Recommended Sponsor - Buy Original Artwork Directly from the Artist

Source: Te Pukenga

The latest sculptural installation in Otago Polytechnic | Te Pūkenga Four Plinths Project plays with notions of misinformation, as well as mistakes that can be made in the retelling of stories and histories.
“Behold Oz” is the title of the project by Dunedin School of Art Honours student Zac Whiteside, whose work was officially opened at Otago Polytechnic on Wednesday, 10 May.
Located in the quad at Otago Polytechnic’s Dunedin Campus, “Behold Oz” is the fourth iteration of the Four Plinths Project, which provides an opportunity for graduates from the Dunedin School of Art to have their work shown in a public setting.
“For this installation my idea was to create components of a statue, including a head that appears to resemble a giant concrete bust of Nicolas Cage; as well as a giant thumb, an elbow crease, and two trunkless legs,” Whiteside says.
“Each is from a different statue but, because they are displayed together, the assumption is that they represent the remains of a single work.”
The sculptures are made out of concrete, to which Whiteside has applied a range of ageing techniques to suggest they are, in fact, old ruins.
The installation also features a short explanation of where the pieces were “found”, crediting the archaeologist who discovered them, as if this isn’t an art installation but actual ruins excavated by Whiteside and team.
Whiteside says he was inspired by the Percy Shelley poem, “Ozymandias” in which Shelley discusses a traveller who told him of the ruins of a once great statue.
“The poem is a rather amusing commentary on power and legacy, Ozymandias’ words losing their potency to time and now read as irony.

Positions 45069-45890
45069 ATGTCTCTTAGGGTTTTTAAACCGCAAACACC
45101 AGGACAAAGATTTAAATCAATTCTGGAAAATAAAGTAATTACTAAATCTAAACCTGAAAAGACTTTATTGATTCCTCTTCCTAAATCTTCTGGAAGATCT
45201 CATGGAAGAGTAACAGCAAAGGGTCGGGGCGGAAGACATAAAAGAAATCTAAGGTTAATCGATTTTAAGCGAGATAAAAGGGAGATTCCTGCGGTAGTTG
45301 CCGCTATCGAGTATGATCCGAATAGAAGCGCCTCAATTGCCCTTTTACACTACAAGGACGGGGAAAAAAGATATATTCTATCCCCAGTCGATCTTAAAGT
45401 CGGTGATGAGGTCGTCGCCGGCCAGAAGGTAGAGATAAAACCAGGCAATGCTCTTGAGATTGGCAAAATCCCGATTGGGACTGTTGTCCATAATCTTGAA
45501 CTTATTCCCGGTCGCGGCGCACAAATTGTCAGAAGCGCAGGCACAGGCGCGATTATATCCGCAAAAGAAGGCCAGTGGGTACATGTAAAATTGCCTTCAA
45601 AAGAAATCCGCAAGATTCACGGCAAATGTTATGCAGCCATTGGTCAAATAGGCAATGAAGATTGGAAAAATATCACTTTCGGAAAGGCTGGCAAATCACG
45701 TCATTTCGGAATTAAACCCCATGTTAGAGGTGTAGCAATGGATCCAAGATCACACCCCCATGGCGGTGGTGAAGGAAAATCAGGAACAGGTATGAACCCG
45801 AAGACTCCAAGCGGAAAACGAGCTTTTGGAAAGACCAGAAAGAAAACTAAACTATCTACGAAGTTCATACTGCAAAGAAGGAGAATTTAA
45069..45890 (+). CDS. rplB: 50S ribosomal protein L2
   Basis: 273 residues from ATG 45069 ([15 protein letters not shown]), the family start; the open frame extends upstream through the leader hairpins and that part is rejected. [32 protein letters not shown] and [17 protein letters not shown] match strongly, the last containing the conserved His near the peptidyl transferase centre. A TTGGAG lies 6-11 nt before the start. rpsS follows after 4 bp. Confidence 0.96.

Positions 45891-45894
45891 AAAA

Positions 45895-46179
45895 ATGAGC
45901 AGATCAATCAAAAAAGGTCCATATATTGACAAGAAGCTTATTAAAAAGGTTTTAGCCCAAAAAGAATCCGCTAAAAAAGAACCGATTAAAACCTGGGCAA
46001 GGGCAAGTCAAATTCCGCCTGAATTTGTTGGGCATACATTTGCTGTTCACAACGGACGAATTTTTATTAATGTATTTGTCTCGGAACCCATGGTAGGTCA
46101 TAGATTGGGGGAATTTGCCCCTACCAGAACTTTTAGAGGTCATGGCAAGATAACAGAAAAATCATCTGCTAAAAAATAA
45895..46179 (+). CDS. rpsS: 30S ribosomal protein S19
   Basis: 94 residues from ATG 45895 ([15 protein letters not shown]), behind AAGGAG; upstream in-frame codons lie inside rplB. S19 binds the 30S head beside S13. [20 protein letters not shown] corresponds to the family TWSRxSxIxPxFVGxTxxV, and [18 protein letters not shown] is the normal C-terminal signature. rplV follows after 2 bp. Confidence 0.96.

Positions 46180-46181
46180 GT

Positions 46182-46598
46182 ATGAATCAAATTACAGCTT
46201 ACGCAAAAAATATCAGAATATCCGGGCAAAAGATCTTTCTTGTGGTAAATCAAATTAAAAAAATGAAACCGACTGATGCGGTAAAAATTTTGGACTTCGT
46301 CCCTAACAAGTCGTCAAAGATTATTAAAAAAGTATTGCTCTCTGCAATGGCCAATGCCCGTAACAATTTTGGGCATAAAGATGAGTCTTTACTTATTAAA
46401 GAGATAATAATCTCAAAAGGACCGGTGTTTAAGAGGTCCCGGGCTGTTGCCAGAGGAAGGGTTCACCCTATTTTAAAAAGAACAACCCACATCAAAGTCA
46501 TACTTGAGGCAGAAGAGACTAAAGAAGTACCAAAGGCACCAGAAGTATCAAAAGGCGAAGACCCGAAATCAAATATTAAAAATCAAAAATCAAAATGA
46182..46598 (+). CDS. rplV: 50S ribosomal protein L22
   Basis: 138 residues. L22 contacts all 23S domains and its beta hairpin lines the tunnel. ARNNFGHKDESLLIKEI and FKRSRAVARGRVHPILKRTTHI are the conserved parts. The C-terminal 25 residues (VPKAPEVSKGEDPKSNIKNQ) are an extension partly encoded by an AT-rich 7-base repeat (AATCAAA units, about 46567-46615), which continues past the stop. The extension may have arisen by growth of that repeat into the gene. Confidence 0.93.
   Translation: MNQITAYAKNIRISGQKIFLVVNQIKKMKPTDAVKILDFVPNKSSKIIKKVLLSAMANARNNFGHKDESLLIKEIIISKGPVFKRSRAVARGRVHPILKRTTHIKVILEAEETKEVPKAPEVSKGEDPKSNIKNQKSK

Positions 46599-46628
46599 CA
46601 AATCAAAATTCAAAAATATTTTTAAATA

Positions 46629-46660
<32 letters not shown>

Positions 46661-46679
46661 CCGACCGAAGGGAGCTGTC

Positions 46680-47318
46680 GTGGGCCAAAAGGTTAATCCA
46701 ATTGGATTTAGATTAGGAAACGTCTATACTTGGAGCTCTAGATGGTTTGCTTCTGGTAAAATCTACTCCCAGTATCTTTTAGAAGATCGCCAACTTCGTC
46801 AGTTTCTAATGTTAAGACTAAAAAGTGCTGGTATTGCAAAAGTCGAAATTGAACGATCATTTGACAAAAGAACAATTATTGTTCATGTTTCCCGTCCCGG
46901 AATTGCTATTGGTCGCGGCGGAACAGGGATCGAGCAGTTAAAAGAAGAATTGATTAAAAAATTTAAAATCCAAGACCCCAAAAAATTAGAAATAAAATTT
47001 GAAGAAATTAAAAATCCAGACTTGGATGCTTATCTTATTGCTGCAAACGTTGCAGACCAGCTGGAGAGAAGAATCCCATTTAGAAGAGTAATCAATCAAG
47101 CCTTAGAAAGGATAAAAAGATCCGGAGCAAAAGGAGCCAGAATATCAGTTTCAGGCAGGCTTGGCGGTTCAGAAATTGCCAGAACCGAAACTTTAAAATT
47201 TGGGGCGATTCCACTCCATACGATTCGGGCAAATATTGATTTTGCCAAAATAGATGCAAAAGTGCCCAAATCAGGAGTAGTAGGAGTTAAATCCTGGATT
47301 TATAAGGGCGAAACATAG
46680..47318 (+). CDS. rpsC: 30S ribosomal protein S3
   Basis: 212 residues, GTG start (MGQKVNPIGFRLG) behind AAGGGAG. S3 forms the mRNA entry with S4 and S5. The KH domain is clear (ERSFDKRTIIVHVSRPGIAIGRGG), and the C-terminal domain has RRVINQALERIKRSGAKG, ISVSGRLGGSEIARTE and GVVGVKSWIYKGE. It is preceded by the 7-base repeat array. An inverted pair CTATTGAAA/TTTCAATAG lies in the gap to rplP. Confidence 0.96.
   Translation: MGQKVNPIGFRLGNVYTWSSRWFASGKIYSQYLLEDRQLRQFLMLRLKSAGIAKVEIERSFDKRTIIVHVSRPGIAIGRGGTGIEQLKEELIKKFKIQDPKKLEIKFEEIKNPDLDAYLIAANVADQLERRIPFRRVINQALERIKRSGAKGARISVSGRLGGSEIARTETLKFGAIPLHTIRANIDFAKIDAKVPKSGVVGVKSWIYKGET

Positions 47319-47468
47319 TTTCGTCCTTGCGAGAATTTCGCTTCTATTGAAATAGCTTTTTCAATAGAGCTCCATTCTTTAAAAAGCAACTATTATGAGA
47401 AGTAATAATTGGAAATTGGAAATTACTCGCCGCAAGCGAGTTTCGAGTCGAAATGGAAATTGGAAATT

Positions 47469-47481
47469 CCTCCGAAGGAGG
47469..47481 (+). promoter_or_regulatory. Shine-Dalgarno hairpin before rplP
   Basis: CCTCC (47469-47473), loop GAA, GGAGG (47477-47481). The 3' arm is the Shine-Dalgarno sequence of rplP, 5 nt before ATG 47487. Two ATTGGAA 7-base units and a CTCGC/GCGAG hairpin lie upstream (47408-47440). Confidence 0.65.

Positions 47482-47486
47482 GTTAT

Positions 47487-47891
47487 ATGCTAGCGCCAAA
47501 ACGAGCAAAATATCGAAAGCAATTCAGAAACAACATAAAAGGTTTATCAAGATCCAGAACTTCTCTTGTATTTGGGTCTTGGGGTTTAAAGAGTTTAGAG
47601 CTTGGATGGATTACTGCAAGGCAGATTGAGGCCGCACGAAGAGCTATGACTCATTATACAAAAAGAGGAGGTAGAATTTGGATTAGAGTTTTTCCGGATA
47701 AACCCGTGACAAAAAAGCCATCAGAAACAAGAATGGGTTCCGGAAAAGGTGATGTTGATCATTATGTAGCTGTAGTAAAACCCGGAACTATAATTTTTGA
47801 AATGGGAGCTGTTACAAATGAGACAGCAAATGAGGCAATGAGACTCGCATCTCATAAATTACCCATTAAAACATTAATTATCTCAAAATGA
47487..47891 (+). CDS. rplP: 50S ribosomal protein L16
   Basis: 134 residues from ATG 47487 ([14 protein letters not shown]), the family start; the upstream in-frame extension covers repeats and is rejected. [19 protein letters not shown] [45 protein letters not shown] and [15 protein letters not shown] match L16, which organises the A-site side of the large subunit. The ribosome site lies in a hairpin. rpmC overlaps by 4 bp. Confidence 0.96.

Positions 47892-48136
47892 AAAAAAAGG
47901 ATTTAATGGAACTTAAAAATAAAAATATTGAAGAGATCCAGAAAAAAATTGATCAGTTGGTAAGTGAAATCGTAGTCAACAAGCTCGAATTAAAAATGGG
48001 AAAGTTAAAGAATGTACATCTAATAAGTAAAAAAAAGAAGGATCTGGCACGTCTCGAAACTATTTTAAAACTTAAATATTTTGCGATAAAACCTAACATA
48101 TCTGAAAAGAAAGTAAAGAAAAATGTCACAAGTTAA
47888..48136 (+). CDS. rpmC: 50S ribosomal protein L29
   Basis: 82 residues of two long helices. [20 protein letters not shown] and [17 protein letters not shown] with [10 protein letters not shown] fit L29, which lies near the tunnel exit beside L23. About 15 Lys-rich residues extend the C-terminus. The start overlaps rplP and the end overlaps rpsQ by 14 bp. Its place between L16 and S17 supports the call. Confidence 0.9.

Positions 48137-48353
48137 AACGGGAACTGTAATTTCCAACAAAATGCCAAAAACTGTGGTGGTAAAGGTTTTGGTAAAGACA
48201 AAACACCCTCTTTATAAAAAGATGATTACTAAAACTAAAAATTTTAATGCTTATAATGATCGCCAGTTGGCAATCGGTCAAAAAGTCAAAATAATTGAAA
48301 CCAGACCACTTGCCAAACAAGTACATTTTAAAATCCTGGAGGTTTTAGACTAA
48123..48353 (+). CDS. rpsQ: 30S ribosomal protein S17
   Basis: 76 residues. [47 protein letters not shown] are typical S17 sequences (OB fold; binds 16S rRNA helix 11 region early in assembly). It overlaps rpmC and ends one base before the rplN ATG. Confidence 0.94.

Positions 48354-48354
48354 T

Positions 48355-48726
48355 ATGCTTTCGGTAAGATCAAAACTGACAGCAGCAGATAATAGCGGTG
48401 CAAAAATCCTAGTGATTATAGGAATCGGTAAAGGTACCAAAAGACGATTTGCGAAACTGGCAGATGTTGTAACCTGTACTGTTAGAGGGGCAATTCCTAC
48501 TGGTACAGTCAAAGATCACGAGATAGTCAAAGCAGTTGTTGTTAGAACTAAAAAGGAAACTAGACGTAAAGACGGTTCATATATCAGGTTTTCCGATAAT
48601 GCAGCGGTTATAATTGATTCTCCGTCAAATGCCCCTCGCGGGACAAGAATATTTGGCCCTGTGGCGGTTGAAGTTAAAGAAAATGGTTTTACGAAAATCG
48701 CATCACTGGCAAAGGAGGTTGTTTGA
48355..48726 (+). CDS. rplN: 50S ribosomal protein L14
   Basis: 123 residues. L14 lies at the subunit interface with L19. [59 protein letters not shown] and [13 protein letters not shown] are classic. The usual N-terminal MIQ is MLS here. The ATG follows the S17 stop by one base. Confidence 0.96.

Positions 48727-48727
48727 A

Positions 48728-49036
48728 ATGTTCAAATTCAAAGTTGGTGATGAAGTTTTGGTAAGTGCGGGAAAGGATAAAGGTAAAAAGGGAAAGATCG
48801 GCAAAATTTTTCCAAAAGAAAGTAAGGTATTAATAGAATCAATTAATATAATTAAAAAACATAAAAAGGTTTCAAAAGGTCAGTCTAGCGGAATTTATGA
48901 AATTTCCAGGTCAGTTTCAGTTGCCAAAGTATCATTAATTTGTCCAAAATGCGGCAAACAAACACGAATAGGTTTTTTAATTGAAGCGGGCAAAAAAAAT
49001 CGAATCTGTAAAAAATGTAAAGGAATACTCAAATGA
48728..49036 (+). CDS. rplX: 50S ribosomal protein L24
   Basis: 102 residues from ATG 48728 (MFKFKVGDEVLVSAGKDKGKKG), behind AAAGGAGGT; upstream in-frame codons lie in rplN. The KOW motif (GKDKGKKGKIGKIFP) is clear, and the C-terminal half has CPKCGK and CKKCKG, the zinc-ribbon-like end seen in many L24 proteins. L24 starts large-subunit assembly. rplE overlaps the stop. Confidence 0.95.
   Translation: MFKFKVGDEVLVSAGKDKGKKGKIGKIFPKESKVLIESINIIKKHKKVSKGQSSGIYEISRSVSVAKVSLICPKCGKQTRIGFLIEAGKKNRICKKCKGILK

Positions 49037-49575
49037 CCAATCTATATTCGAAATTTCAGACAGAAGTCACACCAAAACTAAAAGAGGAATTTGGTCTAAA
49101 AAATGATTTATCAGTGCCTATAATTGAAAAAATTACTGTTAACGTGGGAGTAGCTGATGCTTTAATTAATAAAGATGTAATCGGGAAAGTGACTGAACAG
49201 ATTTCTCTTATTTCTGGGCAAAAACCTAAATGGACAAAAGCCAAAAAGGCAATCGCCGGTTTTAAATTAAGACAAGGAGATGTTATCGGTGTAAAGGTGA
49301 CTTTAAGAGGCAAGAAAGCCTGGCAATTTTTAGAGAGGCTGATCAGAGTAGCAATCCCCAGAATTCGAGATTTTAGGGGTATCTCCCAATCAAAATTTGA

“My work may involve some critical thinking to realise none of the pieces actually fit with each other, and that it’s not serious,” says Whiteside who, having graduated with a Bachelor of Visual Arts at the end of 2022, is completing Honours this year.
“I hope the work speaks to how susceptible we are to misinformation. Despite being presented with a fake story, the viewer might require a second look to realise if it is, indeed, a ruse.
“The work also comments on society in the same way Shelley’s poem does, pointing out that many great civilisations have crumbled before and that we are not immune to that.
“What if an asteroid hit one of our cities? How would the people of the future read our histories? Would they think we worshipped celebrities, kings and queens? All of this raises another question: what histories are currently being misconstrued?”
“Behold Oz” replaces Bachelor of Fine Arts graduate Dillon Gamble’s “Crossroads; Childish Adult Stuff”. Other works in the Four Plinths Project include Richard Budd’s “Four Daves”, which was preceded by Jenny Hjertquist’s “Four Quarters of the World”.